Indie comedies are a funny old beast – they’re subtle, understated and often thought-provoking.
They can also, on occasion, misfire spectacularly.
And while Say When definitely leans towards the former, something about it is just well…
Let’s start at the start.
We have Keira Knightley playing a 20-something someone (Megan). A someone who knows not who she is or what she wants.
She’s managed to drift through life quite brilliantly, to the extent she’s late to her friend’s hen party because she was busy waving a “tax office” sign outside her father’s business.
WHO USES A WAVED SIGN TO GENERATE BUSINESS IN THE TAX WORLD?????
I mean come on, who the hell drives along, sees that sign, and suddenly thinks “shit, of course, I don’t understand my tax returns!”?
But I digress.
Megan is still friends with her old schoolfriends – with whom she has little in common – and is still with her High School boyfriend Anthony (played by Mark Webber).
While drifting along, events conspire to make Megan wonder where the hell her life is going.
Her solution is to lie to everyone and run away. So far, the most sensible thing she’s done with her life.
Running away leads her to the house of Annika (played brilliantly by Chloe Grace Moretz), a shoolgirl she befriended while running away from her best friend’s wedding.
So naturally, she ends up staying with the schoolgirl – and her dad – while pretending to everyone else that’s she’s at some personal growth seminar.
At this point you, as the viewer, have a decision to make.
Either get on board with the conceit that a 20-something would enjoy hanging out with a 15/16 year old, or get off the bus.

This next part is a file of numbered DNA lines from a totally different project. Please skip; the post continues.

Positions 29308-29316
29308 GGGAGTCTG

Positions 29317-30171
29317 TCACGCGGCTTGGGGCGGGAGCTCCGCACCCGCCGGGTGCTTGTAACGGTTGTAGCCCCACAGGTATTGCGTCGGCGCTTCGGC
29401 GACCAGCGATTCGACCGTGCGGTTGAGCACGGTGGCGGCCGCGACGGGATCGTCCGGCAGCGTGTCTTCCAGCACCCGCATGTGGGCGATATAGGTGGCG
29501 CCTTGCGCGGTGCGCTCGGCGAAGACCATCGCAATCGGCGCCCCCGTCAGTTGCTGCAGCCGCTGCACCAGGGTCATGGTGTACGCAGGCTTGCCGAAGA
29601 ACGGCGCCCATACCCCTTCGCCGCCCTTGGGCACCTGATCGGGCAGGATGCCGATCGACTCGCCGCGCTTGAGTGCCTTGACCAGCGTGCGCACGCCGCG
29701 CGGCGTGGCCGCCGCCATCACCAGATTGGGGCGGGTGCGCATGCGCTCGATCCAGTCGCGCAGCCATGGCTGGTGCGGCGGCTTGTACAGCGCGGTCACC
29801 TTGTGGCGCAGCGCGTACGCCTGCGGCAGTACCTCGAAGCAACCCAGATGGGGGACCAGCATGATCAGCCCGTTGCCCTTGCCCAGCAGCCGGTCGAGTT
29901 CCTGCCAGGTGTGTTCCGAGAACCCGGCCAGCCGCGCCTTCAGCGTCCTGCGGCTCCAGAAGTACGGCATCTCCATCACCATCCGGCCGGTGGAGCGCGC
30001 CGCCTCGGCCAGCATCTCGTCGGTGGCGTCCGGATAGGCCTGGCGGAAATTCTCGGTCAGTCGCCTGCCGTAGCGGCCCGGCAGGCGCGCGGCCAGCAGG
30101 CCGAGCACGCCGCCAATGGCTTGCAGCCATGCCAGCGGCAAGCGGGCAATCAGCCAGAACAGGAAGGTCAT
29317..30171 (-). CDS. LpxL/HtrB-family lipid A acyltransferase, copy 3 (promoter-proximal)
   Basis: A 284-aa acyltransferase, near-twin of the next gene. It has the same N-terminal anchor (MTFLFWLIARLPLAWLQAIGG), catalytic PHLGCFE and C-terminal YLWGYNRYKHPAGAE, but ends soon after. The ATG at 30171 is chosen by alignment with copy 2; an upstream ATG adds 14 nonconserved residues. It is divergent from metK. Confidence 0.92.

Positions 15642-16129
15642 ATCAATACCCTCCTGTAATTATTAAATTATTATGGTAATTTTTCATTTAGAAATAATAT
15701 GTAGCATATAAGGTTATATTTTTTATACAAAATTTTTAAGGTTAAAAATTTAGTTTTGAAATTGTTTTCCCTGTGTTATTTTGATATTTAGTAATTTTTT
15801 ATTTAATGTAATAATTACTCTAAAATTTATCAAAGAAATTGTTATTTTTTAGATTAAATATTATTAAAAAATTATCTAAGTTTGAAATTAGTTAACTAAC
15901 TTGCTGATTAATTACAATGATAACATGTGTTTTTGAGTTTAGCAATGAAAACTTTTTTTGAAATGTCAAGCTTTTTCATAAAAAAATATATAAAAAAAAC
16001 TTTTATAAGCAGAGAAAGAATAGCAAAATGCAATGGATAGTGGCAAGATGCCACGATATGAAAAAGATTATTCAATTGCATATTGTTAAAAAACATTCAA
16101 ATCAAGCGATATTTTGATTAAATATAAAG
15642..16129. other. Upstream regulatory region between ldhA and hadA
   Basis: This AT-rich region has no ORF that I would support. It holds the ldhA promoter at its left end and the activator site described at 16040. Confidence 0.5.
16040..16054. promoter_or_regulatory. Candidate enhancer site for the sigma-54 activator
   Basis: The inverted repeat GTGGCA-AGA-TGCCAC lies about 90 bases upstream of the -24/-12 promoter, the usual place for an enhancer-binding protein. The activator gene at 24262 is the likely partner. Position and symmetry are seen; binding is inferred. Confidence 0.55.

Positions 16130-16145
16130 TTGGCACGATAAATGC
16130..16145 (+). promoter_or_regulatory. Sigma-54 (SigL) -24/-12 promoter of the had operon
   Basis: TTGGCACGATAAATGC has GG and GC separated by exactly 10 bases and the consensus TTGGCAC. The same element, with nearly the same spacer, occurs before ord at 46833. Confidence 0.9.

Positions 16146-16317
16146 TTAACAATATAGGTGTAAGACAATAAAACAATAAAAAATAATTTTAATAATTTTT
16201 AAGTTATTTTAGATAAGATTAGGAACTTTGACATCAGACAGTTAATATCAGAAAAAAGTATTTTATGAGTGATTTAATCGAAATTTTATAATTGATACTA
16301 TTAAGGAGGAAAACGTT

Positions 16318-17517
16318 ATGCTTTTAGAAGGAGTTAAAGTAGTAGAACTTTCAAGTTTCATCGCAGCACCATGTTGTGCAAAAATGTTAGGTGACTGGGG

I’m not saying it couldn’t happen, but it raises more questions than it answers.
And this is a film that raises a lot of questions, right from the off. When you find yourself asking, two minutes in, who the hell took the swimming pool picture then, you know you’re in for an interesting time.
But anyway, where was I?
Oh yes, lying to all and bunking with her new friend.
From here, we’re into the realms of personal journey shrama, as only an American indie comedy can do.
Megan makes mistakes and learns stuff. Annika makes mistakes and learns about other people’s mistakes right on cue (well not quite, I was banking on counting to three before she appeared in one scene, and it was on 2 and a half).
Children learn from adults and vice versa and all is good.
I know I’m sounding dismissive at this point, and I don’t mean to be. The film is what it is, and does it perfectly well.
Although you can only call it a comedy during the scenes with Sam Rockwell.
Playing the divorced divorce lawyer and dad to Annika, the film comes alive when he’s on screen.
It’s not obvious, the pace doesn’t change, but there’s a noticeable shift from the film staring at its shoes to looking up and smiling.
And that’s the main problem with this film.
While well made and fairly well written, it kind of feels like a bolognese with a key ingredient missing.
Yes, it’s still recognisable as what it’s meant to be, but something’s not quite right.
It’s not the editing, which is a bit overly harsh at times, it’s not Lynn Shelton’s direction (even if the odd shot raises eyebrows), it just feels a little flat.
And it’s not even the fact that the final scene made me almost shout at the screen (a personal thing I know, but I was really hoping for a different ending).
I suspect part of the problem can be laid at the doors of focus groups (which would also explain why it’s called Laggies in America, and we get Say When – a title which actually makes less sense).
It feels too safe, too sanitised. A film that could have had more on an edge but lost the courage of it’s convictions.
To be fair to Knightley, she does well. OK, the American accent jars slightly to these ears, but overall she convinces as a shallow woman who hasn’t bothered to actually mature and grow up.
She’s outshone by Rockwell, sure, and CGM (as her friends probably call her) too for that matter, but I can’t think of a film Rockwell hasn’t stolen.
And CGM is custom-made for this stuff.
No, the actors are not at fault. Far from it. It’s just this is a potentially filling dish crying out for some spice.